The jurisdictional exception rule is one of the most widely used appraisal techniques. It is also a very common topic in appraisal courses. The rule is designed to ensure that each party in the transaction has the same knowledge, skills, and experience when evaluating assets.
By excluding such information from an appraisal report, you can ensure that every party has access to the same data when making decisions about the appraised property.
So, what exactly is the jurisdictional exception rule in appraisals? The rule is basically a legal principle that says an appraisal can be performed based on a professional opinion or judgment without facts and information that would otherwise be necessary. The rule allows an appraiser to make decisions on the client’s behalf without relying on any particular data.
The concept of the exception rule is important for two reasons. First, it gives appraisers some latitude when making their assessments. Second, it enables them to avoid being held liable for errors in their opinions if they are not basing those opinions on anything other than what they know about their client’s financial situations. This article’s purpose is to explain the exception rule and its application in appraisals.
Application of the Jurisdictional Rule
The jurisdictional exception rule applies to the appraisal of a sale of real estate in which there is a transfer of title, meaning that the seller and buyer are both present at the closing table. The exception protects buyers from paying excessive amounts for their homes because their sellers did not fully inform them about certain aspects of the sale.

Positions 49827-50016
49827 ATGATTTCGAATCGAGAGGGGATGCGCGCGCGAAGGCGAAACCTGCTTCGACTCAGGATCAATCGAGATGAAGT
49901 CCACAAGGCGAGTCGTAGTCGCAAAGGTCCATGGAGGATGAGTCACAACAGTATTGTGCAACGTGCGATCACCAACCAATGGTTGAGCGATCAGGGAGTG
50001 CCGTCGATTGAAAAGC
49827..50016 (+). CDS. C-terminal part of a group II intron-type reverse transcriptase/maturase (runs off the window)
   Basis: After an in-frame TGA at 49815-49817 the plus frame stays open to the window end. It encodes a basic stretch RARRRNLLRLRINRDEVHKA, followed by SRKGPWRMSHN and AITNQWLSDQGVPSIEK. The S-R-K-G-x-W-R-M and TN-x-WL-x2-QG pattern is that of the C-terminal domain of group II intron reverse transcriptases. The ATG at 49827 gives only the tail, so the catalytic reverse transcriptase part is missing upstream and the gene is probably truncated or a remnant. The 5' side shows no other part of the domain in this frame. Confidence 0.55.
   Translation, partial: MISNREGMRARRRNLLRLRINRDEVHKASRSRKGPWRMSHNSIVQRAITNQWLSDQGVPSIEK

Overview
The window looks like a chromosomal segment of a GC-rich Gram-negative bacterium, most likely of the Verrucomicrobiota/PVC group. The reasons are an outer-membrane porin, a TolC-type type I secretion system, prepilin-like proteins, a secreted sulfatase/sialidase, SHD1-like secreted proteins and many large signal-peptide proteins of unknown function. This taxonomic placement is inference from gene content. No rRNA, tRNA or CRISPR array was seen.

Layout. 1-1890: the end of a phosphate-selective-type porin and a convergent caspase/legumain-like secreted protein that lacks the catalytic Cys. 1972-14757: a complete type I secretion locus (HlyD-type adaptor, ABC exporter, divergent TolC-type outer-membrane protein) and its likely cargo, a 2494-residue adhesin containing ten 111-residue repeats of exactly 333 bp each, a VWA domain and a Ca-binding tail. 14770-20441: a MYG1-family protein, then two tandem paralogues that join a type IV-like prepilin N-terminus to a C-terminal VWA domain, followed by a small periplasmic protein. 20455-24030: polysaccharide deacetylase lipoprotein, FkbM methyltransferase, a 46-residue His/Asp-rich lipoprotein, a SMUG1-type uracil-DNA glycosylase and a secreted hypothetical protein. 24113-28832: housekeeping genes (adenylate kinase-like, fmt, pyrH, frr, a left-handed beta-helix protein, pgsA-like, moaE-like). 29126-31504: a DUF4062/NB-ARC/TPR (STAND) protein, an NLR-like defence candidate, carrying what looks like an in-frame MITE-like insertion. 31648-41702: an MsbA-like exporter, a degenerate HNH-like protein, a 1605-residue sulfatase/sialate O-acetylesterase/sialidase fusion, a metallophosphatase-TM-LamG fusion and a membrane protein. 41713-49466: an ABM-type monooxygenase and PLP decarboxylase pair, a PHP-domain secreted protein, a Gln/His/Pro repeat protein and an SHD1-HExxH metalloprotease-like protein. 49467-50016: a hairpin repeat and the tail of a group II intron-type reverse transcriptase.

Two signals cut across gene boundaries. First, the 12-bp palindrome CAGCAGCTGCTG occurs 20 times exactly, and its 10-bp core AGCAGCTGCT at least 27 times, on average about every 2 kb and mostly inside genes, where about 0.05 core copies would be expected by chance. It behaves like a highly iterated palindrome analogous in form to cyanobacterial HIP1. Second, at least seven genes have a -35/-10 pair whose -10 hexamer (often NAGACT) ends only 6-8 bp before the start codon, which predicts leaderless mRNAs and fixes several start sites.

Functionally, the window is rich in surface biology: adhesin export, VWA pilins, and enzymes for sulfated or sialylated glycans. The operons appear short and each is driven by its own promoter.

The purpose of the rule is to avoid situations where buyers are sold homes that are more expensive than expected based on information provided during negotiations or disclosures made at an earlier stage in their purchase process. For example, suppose a buyer had told his agent that he wanted a home with two bedrooms and one bathroom but later found out through disclosures made by the seller that this was not possible because of structural issues with the basement walls. In that case, he could be required to pay more for the home than originally agreed upon.
For this exception to apply, there must be a written disclosure made by one party (the seller) informing another party (the buyer) about an aspect of his property that may affect its value or quality. If this disclosure does not occur before closing on an agreement to purchase residential real
Different Applications to the Jurisdictional Rule
- An entity is located outside the state where it was created. For example, if a company was formed in California and then moved to Texas, its income would be subject to Texas income tax. However, no further taxation would be required if it moved again to another state within the United States.
- An entity does not have sufficient contact with the state where it does business. For example, if an Illinois corporation has no offices or employees in Illinois but sells only products manufactured in Indiana and shipped from outside of Illinois into Illinois, then its income would be subject to Indiana income taxes only.
- An entity has sufficient contact with the state where it does business but chooses not to pay taxes as required by law or regulation. For example, if an Indiana corporation has sales offices in both Illinois and Michigan.
Purpose of Jurisdictional Exception Rule
The rule is one of the most common exceptions in appraisal. The purpose of this rule is to allow an appraiser to use information normally prohibited by the IFMA Standards.
The IFMA Standards allow appraisers to conduct certain types of research when there are no other sources of information available. The exceptions are:
- The property market in which the sale occurred (i.e., local or regional market)